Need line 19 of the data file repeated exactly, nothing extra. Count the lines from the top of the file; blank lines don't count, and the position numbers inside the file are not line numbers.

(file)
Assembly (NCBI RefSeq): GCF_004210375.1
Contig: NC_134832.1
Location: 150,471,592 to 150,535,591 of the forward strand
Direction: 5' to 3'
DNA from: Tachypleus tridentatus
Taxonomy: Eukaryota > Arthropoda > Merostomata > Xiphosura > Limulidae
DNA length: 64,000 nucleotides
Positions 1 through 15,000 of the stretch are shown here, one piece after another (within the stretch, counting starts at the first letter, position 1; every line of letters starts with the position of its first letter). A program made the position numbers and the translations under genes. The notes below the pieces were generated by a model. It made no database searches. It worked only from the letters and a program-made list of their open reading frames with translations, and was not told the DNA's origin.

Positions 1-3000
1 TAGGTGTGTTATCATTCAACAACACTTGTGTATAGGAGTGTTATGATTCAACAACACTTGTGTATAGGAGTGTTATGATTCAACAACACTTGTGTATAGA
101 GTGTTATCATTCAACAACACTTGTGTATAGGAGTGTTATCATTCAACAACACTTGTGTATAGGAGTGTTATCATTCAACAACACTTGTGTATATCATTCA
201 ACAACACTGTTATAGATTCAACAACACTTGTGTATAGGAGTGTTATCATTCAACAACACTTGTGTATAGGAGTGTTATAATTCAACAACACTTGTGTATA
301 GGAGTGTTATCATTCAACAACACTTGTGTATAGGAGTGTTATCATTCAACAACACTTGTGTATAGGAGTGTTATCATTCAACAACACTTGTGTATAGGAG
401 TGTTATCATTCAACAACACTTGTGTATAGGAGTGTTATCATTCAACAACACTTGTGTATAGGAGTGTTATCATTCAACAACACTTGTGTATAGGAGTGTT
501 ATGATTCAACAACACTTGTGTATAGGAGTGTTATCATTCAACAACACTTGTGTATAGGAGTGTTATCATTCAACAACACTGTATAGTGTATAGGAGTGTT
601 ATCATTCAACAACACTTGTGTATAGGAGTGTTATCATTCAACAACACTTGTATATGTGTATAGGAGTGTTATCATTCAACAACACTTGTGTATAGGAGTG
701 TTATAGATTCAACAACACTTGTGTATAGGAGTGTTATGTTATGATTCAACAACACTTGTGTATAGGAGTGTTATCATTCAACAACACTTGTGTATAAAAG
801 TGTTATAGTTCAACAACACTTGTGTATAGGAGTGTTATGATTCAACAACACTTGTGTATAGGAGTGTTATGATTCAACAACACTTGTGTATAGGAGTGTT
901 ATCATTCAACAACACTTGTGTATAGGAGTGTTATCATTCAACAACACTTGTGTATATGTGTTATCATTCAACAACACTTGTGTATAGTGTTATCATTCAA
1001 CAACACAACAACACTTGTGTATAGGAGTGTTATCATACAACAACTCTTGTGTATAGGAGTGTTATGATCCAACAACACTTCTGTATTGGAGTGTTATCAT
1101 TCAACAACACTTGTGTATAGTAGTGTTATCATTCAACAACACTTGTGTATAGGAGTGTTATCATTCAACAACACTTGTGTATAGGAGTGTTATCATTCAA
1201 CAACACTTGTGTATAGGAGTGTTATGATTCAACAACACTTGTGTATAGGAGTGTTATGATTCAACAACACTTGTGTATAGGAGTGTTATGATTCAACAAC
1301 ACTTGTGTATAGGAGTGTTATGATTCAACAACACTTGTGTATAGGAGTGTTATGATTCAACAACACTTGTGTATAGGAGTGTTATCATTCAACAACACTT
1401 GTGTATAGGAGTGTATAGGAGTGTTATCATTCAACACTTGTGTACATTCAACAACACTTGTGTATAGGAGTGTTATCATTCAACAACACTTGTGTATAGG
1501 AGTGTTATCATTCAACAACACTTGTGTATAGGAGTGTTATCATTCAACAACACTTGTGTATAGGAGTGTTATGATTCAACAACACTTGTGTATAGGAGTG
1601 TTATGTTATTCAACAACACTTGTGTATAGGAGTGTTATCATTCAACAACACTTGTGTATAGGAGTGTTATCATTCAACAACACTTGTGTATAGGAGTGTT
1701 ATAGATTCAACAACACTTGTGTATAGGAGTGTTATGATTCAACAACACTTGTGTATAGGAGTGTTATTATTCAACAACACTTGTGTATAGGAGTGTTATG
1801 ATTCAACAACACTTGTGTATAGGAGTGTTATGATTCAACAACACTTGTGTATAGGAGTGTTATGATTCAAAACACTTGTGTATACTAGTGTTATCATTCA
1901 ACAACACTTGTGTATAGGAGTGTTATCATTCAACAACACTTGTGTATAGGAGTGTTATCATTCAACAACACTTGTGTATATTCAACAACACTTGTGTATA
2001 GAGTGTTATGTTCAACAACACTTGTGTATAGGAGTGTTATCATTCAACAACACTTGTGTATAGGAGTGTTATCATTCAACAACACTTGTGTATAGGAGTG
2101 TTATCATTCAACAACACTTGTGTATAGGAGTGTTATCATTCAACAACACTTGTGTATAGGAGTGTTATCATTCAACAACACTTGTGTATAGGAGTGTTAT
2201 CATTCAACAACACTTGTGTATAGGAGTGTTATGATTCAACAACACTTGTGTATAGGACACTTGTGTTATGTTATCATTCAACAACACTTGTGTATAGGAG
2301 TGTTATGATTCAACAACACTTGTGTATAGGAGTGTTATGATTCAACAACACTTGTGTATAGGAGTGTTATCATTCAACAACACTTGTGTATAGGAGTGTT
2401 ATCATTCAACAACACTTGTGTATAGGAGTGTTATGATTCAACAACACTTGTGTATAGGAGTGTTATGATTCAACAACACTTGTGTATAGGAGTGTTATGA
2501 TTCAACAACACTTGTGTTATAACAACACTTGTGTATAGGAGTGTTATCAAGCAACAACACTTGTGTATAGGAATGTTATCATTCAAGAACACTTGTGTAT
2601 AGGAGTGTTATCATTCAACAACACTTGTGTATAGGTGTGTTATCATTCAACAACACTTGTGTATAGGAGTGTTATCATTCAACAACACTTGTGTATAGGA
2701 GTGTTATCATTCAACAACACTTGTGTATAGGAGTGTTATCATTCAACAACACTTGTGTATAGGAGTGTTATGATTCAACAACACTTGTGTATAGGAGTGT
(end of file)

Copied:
901 ATCATTCAACAACACTTGTGTATAGGAGTGTTATCATTCAACAACACTTGTGTATATGTGTTATCATTCAACAACACTTGTGTATAGTGTTATCATTCAA